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D.I.C.E. 08: says Riccitiello

As rising development costs lead to consolidation, publishers need to consider a new business model says EA CEO John Riccitiello.

"While consolidation may be an unpleasant topic, it is not something I believe you can ignore," he told the audience assembled at D.I.C.E. Summit 2008.

Riccitiello proceeded to discuss "Game Industry Economics 101" based upon his experience as both a gamer and a business person, making some simple points which he called "pretty darn obvious and pretty darn disturbing."

First, the rising costs of development are putting pressure on everyone. Second, those rising costs are leading to industry consolidation.

"Perhaps the thing that I would decry most, that I would find myself most afraid of and frustrated by, in way too many cases, is that it's leading to creative failure," he said. "Our consumer has every right to believe that their USD 59 will be well spent."

Riccitiello said that the ideal of two guys in a garage creating a bust-out game, financing it on their VISA card, is not reality or even a possibility in the current market.

A decade ago, a team of 25-50 people could create a game. At the time, EA published on three platforms — today, they publish on over 12 platforms, not counting hundreds of different mobile handsets.

"I would posit today that that number is in the 200 range for creating a AAA franchise. There is a collective of people that is much greater today, and paying those salaries is a much greater cost."

Geography and localization is also a factor in rising costs. Riccitiello used FIFA 2008 as an example, which was published on eight platforms across 16 countries in 20 languages and a total of 94 SKUs.

"The developer today - in all but the rarest of circumstances - is right at the edge. In many ways, it is create a hit. Or else.

"Smaller publishers are under enormous pressure and many of them are not viable even if they are remaining on public markets," he said.

Riccitiello thinks that there are going to be fewer publishers in 2010 than there are today, and that the secondary players in the market are going to thin out considerably.

"There are risks in consolidation in any business. In our industry, creative failure stands at the very top of that list of risks."

He mentioned Bullfrog, OSI and Westwood as examples of creative failure: "We at EA blew it. To a degree I was involved in these things, so I can say I blew it."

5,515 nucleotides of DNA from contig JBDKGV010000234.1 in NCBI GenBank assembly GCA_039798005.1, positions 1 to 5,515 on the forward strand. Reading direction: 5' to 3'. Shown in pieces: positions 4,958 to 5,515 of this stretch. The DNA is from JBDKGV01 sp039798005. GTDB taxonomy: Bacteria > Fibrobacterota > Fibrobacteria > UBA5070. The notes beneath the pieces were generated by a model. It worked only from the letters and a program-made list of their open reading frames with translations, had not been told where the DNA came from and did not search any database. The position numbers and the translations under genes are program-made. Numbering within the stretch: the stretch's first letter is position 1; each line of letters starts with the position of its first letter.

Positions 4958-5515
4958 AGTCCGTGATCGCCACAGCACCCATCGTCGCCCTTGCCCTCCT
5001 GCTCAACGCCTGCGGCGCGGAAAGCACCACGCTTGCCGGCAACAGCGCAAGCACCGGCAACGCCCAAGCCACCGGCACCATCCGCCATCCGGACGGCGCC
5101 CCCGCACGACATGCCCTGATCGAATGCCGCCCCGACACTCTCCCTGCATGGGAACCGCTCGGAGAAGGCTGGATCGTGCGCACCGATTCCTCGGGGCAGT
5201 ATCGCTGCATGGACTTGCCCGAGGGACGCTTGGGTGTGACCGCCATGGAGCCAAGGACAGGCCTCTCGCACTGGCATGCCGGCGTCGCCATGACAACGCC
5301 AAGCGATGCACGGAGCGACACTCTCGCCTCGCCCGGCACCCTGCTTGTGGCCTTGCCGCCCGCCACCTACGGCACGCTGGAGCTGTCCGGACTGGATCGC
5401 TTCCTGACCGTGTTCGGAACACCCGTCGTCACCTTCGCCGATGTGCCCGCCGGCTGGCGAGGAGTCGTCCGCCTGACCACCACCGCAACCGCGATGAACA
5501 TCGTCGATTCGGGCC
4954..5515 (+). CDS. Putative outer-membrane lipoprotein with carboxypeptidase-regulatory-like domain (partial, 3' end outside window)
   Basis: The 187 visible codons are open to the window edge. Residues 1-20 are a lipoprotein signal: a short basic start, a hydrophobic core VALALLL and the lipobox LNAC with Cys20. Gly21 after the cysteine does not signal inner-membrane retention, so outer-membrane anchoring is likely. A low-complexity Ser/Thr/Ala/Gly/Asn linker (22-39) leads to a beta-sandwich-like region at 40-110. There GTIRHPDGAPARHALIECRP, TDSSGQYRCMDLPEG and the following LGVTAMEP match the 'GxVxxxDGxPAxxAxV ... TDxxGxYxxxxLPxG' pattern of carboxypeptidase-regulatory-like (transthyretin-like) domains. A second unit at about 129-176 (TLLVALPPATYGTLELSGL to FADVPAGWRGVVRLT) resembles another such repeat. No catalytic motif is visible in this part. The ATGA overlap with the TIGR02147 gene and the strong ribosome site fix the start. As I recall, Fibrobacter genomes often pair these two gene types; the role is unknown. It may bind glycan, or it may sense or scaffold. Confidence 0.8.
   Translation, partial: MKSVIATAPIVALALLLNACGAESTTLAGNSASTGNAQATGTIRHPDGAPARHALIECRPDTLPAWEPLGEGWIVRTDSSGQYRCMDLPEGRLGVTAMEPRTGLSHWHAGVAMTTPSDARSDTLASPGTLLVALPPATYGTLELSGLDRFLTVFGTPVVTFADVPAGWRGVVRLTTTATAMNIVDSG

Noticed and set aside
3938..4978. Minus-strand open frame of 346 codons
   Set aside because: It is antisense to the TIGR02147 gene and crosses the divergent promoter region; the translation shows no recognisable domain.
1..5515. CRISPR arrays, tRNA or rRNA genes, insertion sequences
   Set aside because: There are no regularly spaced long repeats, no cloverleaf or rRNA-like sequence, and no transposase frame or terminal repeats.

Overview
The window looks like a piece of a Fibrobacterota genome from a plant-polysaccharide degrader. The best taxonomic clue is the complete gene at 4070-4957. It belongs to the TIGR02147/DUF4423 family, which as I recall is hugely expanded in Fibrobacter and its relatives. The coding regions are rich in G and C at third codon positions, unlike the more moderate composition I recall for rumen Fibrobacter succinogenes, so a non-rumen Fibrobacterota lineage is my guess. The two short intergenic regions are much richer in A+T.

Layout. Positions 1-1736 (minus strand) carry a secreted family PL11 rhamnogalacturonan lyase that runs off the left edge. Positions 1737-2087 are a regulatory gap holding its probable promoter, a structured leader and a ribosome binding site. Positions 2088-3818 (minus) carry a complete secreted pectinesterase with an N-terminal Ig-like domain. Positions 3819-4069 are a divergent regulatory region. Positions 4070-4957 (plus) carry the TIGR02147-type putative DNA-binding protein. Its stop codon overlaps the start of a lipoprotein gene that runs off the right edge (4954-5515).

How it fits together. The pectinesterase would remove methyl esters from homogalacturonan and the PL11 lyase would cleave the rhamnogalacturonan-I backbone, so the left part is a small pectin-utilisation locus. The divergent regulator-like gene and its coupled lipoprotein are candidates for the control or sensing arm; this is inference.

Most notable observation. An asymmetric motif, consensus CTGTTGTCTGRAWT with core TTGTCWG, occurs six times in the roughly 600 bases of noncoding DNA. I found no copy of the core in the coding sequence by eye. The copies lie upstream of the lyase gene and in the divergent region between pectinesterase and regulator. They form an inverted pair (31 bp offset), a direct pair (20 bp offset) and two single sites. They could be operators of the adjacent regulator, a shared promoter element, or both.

He explained the problem was that EA had a "one size fits all" approach. It thought that the developers could be happily assimilated into EA's culture, and had a top-down approach to creativity that led to the developers becoming buried and stifled under bureaucracy.

On the other hand, he pointed to Distinctive (EA Canada) and Maxis as examples of creative success. "In both cases, the creative leaders had their careers enhanced subsequent to the transaction."

Why did these acquisitions succeed where others failed? The developers themselves "kept the baton" and remained financially responsible, while EA did not meddle in culture and creative process. "In a way, instead of enslaving them, we empowered them."

Riccitiello proposed a new 'label model' based upon the concept of a city state. "When we are doing it right, we are not synchronized swimmers.

"We are more like the NFL with a collection of teams, each with its own culture, each with an independent drive, each individually seeking to win the Super Bowl."

Riccitiello discussed his company's recent acquisition of BioWare and Pandemic under this model, and although he recognized the jury was still out, he remained optimistic.

"It seems to be working. I think we are on a good track."

He also recognized that EA was not alone in championing this model, referring to Rockstar, Blizzard and Valve as examples of "city states" operating in an independent way.

In closing, he said that the old "command and conquer" model no longer works.

Companies who think they can buy a developer and "take their name off the door," putting their own name up and taking the credit for the work, and getting the developer to do what they want them to do are making a big mistake.

"Find people you trust, give them the keys, empower them, let them do the heavy lifting."

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